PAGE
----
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SHIMPO wheel US voltage to NZ

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Hi there lovely potters
I am based in Auckland, New Zealand.
I am in need of some HELP in getting my pottery wheel to work which I bought second hand from ebay.
But before buying I didn't check that it is made for US electric requirement of 115v

Excitingly I opened up the box and plugged in the wheel, and that's when I realised that it wrong voltage for NZ!
I bought the step down transformer from 230 to 115v 500W and hooked up the wheel again, this time the green light on the side of the wheel was lit, but still the wheel was not going.
I checked the troubleshooting manual on Shimpo website, it said that if the two LED lights on the circuit board are not lit then the board is faulty. I followed the steps and the LED lights were not lit.

But I am still in doubt that if it's a faulty/damaged board or it's something to do with wrong voltage. the seller is absolutely sure that the wheel was perfectly fine when he shipped it.
I should also mention that when I first plugged in the wheel without the transformer, there was a small spark on the power socket, But I guess that it may have been the loose adaptor and I hope that I haven't blown off the motor!!  
Are there any folks out there who have experienced similar situation or have better knowledge of these things?
Much appreciate your time.

cheers,
Hitesh

IMG_20181228_135121.jpg

MVIMG_20181228_185925.jpg

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The small spark on the power socket was probably the circuit reacting to a sudden jolt of twice the pixies it normally wants.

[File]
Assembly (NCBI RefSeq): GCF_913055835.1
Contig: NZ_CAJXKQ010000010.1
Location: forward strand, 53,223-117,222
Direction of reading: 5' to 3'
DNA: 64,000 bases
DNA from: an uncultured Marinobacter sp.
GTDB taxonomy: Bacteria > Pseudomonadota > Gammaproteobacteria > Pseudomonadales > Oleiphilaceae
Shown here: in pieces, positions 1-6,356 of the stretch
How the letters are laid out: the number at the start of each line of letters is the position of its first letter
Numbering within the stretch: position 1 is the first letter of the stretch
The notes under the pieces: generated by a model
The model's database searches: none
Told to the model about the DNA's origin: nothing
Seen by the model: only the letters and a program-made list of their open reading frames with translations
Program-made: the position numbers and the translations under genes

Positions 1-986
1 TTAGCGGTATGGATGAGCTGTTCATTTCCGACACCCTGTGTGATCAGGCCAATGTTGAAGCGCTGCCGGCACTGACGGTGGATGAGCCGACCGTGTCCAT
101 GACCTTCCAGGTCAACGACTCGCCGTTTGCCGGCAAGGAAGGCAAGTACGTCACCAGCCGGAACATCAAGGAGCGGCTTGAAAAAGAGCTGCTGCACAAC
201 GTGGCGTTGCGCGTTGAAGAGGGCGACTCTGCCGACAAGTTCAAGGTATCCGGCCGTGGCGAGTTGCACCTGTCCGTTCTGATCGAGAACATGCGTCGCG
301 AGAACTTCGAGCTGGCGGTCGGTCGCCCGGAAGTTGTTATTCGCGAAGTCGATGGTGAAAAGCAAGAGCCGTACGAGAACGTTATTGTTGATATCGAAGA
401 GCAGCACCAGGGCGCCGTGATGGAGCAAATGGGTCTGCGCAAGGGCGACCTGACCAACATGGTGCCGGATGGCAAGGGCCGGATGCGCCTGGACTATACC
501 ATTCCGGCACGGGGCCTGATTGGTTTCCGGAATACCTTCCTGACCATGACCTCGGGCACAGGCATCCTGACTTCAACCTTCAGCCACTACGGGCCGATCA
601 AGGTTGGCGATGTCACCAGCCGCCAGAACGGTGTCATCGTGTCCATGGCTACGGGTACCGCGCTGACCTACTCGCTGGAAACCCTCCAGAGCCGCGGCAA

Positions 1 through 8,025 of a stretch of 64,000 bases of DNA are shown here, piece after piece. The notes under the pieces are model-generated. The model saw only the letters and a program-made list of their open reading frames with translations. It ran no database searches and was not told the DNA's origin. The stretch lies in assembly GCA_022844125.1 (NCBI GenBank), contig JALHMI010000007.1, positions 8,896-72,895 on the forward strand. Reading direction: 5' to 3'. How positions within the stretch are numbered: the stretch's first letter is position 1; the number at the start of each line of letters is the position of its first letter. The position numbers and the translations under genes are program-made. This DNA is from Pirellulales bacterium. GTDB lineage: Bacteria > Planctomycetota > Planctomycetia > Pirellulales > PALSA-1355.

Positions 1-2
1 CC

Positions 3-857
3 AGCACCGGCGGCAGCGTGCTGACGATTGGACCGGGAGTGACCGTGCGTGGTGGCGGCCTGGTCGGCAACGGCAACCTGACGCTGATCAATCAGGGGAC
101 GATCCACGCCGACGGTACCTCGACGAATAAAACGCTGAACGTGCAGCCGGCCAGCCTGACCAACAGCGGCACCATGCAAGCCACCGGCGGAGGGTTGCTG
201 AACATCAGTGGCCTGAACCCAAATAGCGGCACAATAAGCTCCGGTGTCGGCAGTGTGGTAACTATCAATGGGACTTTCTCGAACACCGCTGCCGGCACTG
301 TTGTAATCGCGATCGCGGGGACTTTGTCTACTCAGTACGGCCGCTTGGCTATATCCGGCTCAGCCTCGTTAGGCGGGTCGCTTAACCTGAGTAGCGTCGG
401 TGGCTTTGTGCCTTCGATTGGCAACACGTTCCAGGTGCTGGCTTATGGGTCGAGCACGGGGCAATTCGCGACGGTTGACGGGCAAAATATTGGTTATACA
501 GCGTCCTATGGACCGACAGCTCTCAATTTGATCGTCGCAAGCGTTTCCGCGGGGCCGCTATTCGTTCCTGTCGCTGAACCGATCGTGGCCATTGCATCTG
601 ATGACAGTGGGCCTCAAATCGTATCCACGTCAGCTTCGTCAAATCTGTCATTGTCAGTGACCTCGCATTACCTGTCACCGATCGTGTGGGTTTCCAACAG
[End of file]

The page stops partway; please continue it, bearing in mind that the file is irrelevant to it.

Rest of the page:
I'm going to guess something blew, if it did and you need to replace the controller, see if you can replace it with the 230v version.  The motor itself should be fine.  Check to see if there are any fuses or a protection circuit that have to be replaced/reset.  And you should also see what shimpo thinks would have happened.

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Check for direct solder fuses, I believe Shimpo has  them.  With any luck they are blown and can be desoldered and replaced.

In your picture, I believe they are brown, just downstream of the power input and labeled F1 and F2.  10 amps each. 

Here is one time when rooting for blown fuses is a good thing.

 

good luck!

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(Check for direct solder fuses, I believe Shimpo has  them.  With any luck they are blown and can be desoldered and replaced.

In your picture, I believe they are brown, just downstream of the power input and labeled F1 and F2.  10 amps each. )

As he said  above with luck you may find these are blown-you need to check them out 1st-Direct solder means you can solder in new ones from an electronics store or take the board down and have them do it.Auckland has many such shops as it plenty big for those to thrive.Wish I where there now enjoying some summer sun.